Use tropical hardener and do it in the shade. It makes for a lot less waste, as everything is less likely to kick off on you. Don't over work the cloth, once it lays down true move on to the next piece. biax will unravel at the edges if you work it to hard. This is a good thing to remember, a gloved hand and a quick rub will unlay the fibers enough to work a wrinkle out.
17 ounce biax without a mat backer is a little tougher to work with but takes a lot less resin to wet out, saving a bit of money
and weight. Wet the plywood with unthickened resin, until it will absorb no more. Normally takes 2 ounces per square foot, though sometimes the grain is a bit more open and it wants more.
If you have the deck fair before the plywood goes down, and the seams already taped and ground smooth, the fairing work after fiberglassing should go very quickly. I normally lay a layer of 10 ounce finish cloth over the wide open spaces and a 4-6 inch wide piece of finish cloth over the tabbing, and use a 6 inch air roller to work things smooth and fill the weave of the biax.
I want to see the weave of the biax after air rolling, which is a good indication that the layup
isn't overly wet. Wet layups, the fiberglass will actually float on top of the resin and make high spots. Wet it until it goes clear. I use a 9 inch paint roller, in a white plastic roller tray. 3/8ths or 1/2 inch nap works well... You waste a little resin wetting out all that nap, but its what i use.
Once you are satisfied that you don't have any dry spots, and aren't to wet... (Lift up any excess with a plastic squeegee, and spread it around) let your work begin to gel.
Now roll on a layer of epoxy, and lay some 10 ounce finish cloth into it. I roll the layer of resin first, in the event any localized spots have gotten extra sticky, and to fill the weave of the biax so air doesn't bubble through the finish cloth. Air roll the resin through the finish cloth and work any excess over to the dry spots.
Finish cloth is the cheapest fairing material there is...
Once it starts to gel, roll a layer of neat epoxy over the top, and squeegee it out so you can't see the weave of the cloth.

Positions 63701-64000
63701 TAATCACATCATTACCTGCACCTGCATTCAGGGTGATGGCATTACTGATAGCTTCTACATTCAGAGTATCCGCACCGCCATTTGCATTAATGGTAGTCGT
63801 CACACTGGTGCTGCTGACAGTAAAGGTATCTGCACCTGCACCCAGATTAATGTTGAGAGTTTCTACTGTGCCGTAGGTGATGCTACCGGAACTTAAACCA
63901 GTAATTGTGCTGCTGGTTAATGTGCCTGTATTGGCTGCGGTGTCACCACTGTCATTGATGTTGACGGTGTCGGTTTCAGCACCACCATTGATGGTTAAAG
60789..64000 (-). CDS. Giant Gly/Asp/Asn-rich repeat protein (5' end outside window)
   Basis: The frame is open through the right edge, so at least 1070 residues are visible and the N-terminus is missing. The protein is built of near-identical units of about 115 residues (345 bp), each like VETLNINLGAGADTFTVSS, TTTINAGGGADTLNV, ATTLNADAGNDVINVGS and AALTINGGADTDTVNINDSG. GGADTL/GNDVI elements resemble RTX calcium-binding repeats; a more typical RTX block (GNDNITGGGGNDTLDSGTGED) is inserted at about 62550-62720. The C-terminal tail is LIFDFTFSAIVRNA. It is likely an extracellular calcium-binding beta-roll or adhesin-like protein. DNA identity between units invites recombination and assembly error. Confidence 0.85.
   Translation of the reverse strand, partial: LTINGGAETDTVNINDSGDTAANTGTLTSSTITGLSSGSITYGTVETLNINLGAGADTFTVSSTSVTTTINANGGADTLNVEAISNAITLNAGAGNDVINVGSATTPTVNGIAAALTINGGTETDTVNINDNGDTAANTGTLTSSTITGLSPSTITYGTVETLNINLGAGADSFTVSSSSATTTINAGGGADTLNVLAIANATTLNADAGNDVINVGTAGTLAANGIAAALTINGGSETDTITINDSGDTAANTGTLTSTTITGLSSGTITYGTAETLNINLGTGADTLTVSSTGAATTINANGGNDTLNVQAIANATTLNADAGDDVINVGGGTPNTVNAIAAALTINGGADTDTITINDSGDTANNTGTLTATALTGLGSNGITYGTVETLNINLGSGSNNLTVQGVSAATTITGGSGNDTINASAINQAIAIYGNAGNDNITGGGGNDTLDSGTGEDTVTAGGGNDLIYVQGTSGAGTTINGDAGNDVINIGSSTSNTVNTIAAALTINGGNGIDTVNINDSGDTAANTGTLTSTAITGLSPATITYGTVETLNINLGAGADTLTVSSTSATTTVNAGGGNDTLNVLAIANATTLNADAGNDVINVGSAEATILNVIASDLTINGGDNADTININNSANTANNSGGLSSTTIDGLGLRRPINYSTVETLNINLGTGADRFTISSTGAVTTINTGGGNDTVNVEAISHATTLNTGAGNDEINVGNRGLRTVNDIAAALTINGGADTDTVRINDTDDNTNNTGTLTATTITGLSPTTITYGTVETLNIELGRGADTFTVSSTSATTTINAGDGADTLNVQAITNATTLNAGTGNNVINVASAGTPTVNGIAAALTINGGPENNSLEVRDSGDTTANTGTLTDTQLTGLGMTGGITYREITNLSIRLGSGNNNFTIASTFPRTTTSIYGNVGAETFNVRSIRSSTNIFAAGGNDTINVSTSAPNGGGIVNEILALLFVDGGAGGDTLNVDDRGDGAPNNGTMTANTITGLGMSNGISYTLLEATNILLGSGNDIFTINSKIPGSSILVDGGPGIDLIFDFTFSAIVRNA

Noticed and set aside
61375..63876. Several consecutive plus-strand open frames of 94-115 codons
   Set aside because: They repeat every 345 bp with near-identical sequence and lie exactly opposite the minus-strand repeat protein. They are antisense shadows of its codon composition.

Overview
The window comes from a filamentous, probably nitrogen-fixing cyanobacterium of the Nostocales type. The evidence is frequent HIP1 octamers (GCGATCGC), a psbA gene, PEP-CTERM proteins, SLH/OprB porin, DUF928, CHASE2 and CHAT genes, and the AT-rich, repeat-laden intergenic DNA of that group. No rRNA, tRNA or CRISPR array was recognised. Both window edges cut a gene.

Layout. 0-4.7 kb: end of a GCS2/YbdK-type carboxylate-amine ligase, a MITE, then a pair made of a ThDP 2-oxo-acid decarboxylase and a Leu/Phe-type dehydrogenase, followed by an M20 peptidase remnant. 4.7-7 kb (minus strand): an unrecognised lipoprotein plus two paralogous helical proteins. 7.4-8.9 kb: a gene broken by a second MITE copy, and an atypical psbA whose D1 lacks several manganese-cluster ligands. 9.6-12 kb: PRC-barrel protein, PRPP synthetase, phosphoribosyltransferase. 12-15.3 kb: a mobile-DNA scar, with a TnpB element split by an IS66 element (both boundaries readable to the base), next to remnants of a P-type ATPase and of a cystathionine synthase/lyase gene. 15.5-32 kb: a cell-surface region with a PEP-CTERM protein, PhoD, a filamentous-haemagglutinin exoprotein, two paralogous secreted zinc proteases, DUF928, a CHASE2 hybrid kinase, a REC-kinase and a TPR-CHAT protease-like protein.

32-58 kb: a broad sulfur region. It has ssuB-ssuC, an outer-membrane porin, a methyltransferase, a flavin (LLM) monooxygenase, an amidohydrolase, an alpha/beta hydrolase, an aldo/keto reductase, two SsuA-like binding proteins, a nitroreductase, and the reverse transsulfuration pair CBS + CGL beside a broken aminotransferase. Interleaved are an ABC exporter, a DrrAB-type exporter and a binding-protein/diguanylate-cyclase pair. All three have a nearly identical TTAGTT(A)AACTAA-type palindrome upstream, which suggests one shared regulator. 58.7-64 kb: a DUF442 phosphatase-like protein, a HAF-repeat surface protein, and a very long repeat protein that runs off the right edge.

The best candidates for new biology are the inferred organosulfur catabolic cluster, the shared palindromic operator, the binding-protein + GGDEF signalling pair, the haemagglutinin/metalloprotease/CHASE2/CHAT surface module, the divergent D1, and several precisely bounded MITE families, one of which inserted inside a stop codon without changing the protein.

The next day, wipe down for amine blush, and sand it out until the shine is gone with a DA sander. 40 grit is fine... Don't sand through the finish cloth unless its just a bump the size of a quarter. Lay the same battens down on deck you faired the frames with.
I normally use an aluminum
yard stick laid flat on deck. Mark out any air gaps, which are low spots... fill them with a 12 inch sheet rock knife. Finger sand any small low spot the size of a quarter, and circle them with a pencil.
Start in the corner of the cabin house and pull toward the toe rail. If you did your job fairing the first time, it'll take a quart of putty to fill the whole deck. Don't blob it on... 1/8th inch thick at the most. If you laid your fiberglass butting between layers instead of overlapping there shouldn't be any high spots to make a low spot that will accept any more than that.
Once the deck and cabin corner are straight, flat, fair and true, pull a decorative fillet around them with putty. I normally use a 1 1/2 pvc pipe. A sharp corner looks good on older boats... but you have to have a fillet of some degree to keep the paint stuck in the corners. 1 1/2 is the smallest that is easy to sand. Don't sand the fillet any more than it takes to take the shine off with your finger tips, if there are any sharp points sand them off.
Some folks float the whole deck in putty, then sand it back out the next day. If the work is fair, and the sander doesn't jump all over the place I prefer to resin coat, and in the polyester world... gelcoat
... as it lays out an even coat, and builds the whole surface out. On flat stuff like decks, it is just so easy to pull a high spot in and not sand it all the way out... then spend the next few days filling around it until you've puttied the whole deck, I don't really see the need. Fill the low spots, once everything is level resin coat it to bury the sanding scratches.
I like to resin coat everything 3 or 4 times, on the last day after I'm pleased everything is flat. Treat the resin coating as a high build primer that fills 40 grit sanding scratches. Sand out with 80 grit.